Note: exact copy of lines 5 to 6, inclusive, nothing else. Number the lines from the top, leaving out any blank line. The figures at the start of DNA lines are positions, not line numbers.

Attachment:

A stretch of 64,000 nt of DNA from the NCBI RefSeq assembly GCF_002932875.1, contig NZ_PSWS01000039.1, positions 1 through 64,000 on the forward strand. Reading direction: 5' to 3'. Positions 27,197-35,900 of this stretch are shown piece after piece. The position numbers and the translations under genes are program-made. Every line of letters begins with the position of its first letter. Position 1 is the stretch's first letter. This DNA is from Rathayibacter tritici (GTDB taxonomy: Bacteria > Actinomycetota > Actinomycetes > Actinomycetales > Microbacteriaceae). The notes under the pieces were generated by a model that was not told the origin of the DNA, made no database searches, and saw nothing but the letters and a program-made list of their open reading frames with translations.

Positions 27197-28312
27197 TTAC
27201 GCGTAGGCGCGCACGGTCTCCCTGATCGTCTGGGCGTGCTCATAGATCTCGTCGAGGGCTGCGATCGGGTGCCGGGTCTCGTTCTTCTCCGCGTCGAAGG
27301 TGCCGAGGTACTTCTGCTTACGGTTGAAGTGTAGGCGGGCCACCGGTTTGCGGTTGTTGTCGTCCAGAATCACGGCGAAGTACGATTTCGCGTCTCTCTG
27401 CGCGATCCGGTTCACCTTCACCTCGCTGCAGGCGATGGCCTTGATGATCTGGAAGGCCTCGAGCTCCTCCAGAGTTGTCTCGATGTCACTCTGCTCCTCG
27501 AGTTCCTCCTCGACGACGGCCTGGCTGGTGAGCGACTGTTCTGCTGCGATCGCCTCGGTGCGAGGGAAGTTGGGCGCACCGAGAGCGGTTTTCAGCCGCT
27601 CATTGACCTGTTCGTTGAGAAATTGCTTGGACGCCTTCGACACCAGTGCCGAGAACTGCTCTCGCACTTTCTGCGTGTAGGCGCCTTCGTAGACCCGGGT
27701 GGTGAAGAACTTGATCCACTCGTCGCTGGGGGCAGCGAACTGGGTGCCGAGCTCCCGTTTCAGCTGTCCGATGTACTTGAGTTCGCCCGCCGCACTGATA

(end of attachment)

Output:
27301 TGCCGAGGTACTTCTGCTTACGGTTGAAGTGTAGGCGGGCCACCGGTTTGCGGTTGTTGTCGTCCAGAATCACGGCGAAGTACGATTTCGCGTCTCTCTG
27401 CGCGATCCGGTTCACCTTCACCTCGCTGCAGGCGATGGCCTTGATGATCTGGAAGGCCTCGAGCTCCTCCAGAGTTGTCTCGATGTCACTCTGCTCCTCG